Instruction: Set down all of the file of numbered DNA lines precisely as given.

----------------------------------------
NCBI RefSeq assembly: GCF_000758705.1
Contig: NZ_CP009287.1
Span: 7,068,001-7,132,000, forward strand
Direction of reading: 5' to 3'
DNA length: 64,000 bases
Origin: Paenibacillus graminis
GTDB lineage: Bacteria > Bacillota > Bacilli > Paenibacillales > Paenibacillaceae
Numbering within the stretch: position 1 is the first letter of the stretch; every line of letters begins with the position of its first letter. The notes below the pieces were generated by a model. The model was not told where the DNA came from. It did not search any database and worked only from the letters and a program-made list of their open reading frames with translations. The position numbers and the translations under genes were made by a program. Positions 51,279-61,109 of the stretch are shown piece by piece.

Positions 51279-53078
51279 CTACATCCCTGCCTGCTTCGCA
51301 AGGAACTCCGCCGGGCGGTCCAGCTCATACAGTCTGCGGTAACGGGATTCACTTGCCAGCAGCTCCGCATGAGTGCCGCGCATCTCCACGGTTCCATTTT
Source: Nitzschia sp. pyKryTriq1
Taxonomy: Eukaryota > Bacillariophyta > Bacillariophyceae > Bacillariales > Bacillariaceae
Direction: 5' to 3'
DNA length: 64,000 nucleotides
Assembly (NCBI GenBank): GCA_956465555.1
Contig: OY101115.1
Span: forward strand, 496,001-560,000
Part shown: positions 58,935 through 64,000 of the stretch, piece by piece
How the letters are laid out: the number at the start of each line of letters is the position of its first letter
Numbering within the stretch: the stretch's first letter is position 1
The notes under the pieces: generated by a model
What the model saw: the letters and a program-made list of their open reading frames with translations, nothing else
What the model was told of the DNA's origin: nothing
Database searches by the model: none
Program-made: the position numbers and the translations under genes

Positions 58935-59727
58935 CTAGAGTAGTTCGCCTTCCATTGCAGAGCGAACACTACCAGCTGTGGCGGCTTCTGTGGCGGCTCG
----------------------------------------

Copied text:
NCBI RefSeq assembly: GCF_000758705.1
Contig: NZ_CP009287.1
Span: 7,068,001-7,132,000, forward strand
Direction of reading: 5' to 3'
DNA length: 64,000 bases
Origin: Paenibacillus graminis
GTDB lineage: Bacteria > Bacillota > Bacilli > Paenibacillales > Paenibacillaceae
Numbering within the stretch: position 1 is the first letter of the stretch; every line of letters begins with the position of its first letter. The notes below the pieces were generated by a model. The model was not told where the DNA came from. It did not search any database and worked only from the letters and a program-made list of their open reading frames with translations. The position numbers and the translations under genes were made by a program. Positions 51,279-61,109 of the stretch are shown piece by piece.

Positions 51279-53078
51279 CTACATCCCTGCCTGCTTCGCA
51301 AGGAACTCCGCCGGGCGGTCCAGCTCATACAGTCTGCGGTAACGGGATTCACTTGCCAGCAGCTCCGCATGAGTGCCGCGCATCTCCACGGTTCCATTTT
Source: Nitzschia sp. pyKryTriq1
Taxonomy: Eukaryota > Bacillariophyta > Bacillariophyceae > Bacillariales > Bacillariaceae
Direction: 5' to 3'
DNA length: 64,000 nucleotides
Assembly (NCBI GenBank): GCA_956465555.1
Contig: OY101115.1
Span: forward strand, 496,001-560,000
Part shown: positions 58,935 through 64,000 of the stretch, piece by piece
How the letters are laid out: the number at the start of each line of letters is the position of its first letter
Numbering within the stretch: the stretch's first letter is position 1
The notes under the pieces: generated by a model
What the model saw: the letters and a program-made list of their open reading frames with translations, nothing else
What the model was told of the DNA's origin: nothing
Database searches by the model: none
Program-made: the position numbers and the translations under genes

Positions 58935-59727
58935 CTAGAGTAGTTCGCCTTCCATTGCAGAGCGAACACTACCAGCTGTGGCGGCTTCTGTGGCGGCTCG